Young Folks' Library, Volume XI (of 20) eBook

This eBook from the Gutenberg Project consists of approximately 349 pages of information about Young Folks' Library, Volume XI (of 20).
paced of the two will have completed a revolution and a twelfth.  But were we to retard the motion of the latter, reducing it to only twice that of its companion, they would always meet at the figure twelve, as it would exactly complete two circuits while the hour hand was performing one.  Venus thus overtakes and passes the earth once in five hundred and eighty-four days, or nearly two and a half of her own years, constituting what is called her synodic period of apparent revolution as seen from this globe.  She thus presents to us all the phases undergone by our own satellite during a lunar month, passing from new to full, and vice versa, through the various intervening gradations of form.

The phases of Venus are amongst the most beautiful subjects for observation in a moderate telescope, as her silver bow, gradually brightening in the evening dusk, or fading in the dawn,

  “On a bed of daffodil sky,”

is, after the two greater luminaries that rule the day and night, the most brilliant object in the heavens.



The parallel between Venus and

  “That orbed maiden with fire laden,
   Whom mortals call the moon,”

is carried a stage further.  Most of us are familiar with the spectacle in which the Ancient Egyptians saw symbolized Horus on the lap of Isis, but which we more prosaically term “the old moon in the new moon’s arms.”  The strongly illuminated half circle next the sun is then seen embracing with its horns a dusky sphere, contrasting with it as tarnished silver does with the newly burnished metal.  The same phenomenon is occasionally, though very rarely, exhibited by Venus, while close to the sun at inferior injunction, when the shadowy form of the full orb is seen to shine dimly within her crescent with what is termed “the ashen light.”  More wonderful still, this “glimmering sphere” is then crowned, as with a silver halo, by a thin luminous arch, forming a secondary sickle facing the one nearest the sun, and doubtless due to the refraction of his rays round the globe of the planet, through the upper regions of her twilight atmosphere.  This spectacle was first observed by the Jesuit Ricciolo, an opponent of the Copernican theory, on January 9th, 1643.  He describes the planet as ruddy near the sun, yellowish in the middle, and of greenish blue on the side remote from the sun; while he also noted the bow of light limiting the dark hemisphere.  Scarcely daring to trust his own eyesight, he ascribed these appearances, although he recorded them, to illusory reflection in the telescope.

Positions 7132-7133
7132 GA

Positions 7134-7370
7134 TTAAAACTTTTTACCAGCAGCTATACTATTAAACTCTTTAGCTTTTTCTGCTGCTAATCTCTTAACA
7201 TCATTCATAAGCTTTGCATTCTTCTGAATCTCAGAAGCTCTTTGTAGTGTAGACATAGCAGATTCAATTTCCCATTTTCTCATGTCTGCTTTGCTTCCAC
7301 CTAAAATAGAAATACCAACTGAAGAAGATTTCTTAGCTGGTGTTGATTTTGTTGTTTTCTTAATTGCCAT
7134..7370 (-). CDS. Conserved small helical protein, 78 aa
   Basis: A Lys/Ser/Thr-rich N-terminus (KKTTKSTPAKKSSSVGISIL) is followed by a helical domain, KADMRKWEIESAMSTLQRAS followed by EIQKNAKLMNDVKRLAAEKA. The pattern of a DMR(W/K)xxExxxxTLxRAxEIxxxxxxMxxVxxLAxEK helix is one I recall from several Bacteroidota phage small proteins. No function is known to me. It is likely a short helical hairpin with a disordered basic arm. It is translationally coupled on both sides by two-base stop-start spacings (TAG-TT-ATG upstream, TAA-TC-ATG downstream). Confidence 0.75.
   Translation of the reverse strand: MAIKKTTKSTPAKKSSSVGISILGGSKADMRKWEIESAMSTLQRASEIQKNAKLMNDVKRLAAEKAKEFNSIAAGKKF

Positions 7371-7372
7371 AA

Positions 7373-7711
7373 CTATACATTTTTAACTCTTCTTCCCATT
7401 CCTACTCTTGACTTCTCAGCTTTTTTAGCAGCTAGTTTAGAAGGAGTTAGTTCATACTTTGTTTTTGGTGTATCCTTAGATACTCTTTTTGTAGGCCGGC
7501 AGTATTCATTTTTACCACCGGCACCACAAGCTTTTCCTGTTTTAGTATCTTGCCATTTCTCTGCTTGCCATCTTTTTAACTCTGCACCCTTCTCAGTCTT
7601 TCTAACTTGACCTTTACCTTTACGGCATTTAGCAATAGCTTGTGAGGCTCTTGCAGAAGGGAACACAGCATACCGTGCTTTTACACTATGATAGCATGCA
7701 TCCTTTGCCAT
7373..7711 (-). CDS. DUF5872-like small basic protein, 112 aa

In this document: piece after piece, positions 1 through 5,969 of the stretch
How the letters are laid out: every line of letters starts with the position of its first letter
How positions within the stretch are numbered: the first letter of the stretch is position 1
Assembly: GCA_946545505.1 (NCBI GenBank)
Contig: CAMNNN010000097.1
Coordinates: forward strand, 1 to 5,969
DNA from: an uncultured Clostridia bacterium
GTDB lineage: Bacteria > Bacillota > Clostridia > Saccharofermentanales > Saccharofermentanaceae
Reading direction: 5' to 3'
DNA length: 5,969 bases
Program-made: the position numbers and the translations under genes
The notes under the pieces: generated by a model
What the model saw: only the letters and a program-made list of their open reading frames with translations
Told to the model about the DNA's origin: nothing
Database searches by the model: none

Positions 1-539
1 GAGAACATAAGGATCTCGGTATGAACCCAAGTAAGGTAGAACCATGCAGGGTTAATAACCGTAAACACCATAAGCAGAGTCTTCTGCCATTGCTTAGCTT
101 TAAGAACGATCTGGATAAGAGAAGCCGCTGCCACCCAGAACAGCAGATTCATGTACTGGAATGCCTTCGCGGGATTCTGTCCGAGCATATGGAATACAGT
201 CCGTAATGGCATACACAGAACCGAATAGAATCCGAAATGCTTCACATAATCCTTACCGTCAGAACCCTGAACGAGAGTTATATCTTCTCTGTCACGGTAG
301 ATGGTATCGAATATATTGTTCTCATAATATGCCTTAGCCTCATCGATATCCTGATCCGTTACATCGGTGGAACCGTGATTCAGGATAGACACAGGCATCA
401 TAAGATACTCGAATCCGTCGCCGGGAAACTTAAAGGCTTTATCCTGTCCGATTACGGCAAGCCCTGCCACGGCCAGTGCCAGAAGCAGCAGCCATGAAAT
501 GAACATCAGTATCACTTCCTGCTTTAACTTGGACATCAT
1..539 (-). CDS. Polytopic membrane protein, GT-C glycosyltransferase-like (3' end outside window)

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Young Folks' Library, Volume XI (of 20) from Project Gutenberg. Public domain.
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